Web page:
Table of Contents
Character Building by Booker T. Washington
Chapter 8 On Getting a Home
Every colored man owes it to himself and to his children as well, to secure a home just as soon as possible. No matter how small the plot of ground may be, or how humble the dwelling placed on it, something that can be called a home should be secured without delay.
A home can be secured much easier than many imagine. A small amount of money saved from week to week, or from month to month, and carefully invested in a piece of land, will soon secure a site upon which to build a comfortable house. No individual should feel satisfied until he has a comfortable home. More and more the Southern States are making one of the conditions for voting, the ownership of at least $300 worth of property, so that persons who own homes will not only reap the benefits that come from owning a home, in other directions, but will also find themselves entitled to cast their ballot.
Care should be taken as to the location of the land. It is of little advantage to secure a lot in some crowded, filthy alley. One should try to secure a lot on a good street, a street that is carefully and well worked, so that the surroundings of the home will be enjoyable. Even if one has to go a good ways into the country to secure such a lot, it is much better than to buy a building spot on an unsightly, undesirable alley.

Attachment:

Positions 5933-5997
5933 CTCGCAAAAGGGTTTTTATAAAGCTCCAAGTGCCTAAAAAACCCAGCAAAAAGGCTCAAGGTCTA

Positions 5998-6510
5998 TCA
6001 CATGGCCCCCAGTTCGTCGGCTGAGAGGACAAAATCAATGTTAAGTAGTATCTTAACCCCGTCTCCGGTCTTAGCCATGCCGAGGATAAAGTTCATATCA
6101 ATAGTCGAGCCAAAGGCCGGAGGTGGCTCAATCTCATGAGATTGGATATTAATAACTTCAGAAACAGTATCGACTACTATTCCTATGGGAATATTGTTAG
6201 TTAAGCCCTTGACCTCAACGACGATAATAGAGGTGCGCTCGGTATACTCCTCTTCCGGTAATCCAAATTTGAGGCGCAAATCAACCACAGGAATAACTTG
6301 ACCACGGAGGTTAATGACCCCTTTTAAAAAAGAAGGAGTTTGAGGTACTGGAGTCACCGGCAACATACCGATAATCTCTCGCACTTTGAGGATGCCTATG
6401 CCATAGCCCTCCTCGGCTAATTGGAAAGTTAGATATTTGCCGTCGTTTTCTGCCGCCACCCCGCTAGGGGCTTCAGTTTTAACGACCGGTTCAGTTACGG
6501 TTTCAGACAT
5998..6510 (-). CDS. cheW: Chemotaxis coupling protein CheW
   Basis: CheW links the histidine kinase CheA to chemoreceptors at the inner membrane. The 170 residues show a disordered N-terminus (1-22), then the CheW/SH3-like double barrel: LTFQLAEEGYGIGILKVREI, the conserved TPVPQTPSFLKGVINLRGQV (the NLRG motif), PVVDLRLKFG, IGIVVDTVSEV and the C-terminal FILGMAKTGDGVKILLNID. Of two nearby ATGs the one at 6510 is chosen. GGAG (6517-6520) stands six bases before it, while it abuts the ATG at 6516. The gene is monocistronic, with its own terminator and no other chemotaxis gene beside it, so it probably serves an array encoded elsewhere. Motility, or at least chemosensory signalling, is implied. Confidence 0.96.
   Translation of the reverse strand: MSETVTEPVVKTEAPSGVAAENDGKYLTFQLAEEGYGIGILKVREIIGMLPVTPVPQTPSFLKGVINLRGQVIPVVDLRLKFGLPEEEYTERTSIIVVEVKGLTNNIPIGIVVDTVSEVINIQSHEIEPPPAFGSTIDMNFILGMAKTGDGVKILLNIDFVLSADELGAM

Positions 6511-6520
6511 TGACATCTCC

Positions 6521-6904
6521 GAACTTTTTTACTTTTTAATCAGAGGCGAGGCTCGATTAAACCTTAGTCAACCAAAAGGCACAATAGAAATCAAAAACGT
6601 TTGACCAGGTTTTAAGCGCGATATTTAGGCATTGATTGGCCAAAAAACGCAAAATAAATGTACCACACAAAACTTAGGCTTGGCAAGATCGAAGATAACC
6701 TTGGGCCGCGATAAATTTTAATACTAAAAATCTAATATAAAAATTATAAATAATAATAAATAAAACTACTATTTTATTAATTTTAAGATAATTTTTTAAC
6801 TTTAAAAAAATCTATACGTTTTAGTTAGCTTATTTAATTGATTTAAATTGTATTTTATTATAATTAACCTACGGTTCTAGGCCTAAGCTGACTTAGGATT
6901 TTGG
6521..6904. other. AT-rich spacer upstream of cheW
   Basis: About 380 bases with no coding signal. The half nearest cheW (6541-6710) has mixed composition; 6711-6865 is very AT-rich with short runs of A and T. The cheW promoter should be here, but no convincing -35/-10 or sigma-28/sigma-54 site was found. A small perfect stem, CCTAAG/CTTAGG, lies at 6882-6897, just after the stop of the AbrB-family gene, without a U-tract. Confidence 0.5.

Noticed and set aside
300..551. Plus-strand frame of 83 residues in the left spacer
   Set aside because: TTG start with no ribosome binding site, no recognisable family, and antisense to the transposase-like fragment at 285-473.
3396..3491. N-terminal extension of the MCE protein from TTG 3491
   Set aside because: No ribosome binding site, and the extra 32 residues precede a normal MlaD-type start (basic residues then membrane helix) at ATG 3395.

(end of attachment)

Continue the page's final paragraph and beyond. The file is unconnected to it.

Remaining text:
I believe that our people do best, as a rule, to buy land in the country instead of in the city; but in either-case we should not rest until we have secured a home in one place or the other. No man has a right to marry and run the risk of leaving his wife at his death without a home.
I notice with regret that there are many of our people who have already bought homes, who, after they have secured the land, paid for it and built a cabin containing two or three rooms, do not seek to go any further in the improvement of the property. In the first place, in too many cases, the house and yard, especially the yard, are not kept clean. The fences are not kept in repair. Whitewash and paint are not used as they should be. No matter if the house is paid for, the greatest care should be exercised to see that it is kept in first -class repair; that the walls of the house and the fences are kept neatly painted or whitewashed; that no palings are allowed to fall off the fence, or if they do falloff, to remain off. If there is a barn or a henhouse, these should be kept in repair, and should, like the house, be made to look neat and attractive by paint and white-wash.
Paint and whitewash add a great deal to the value of a house. If persons would learn to use even a part of the time they spend in idle gossip or in standing about on the streets, in whitewashing or painting their houses, it would make a great difference in the appearance of the buildings, as well as add to their value.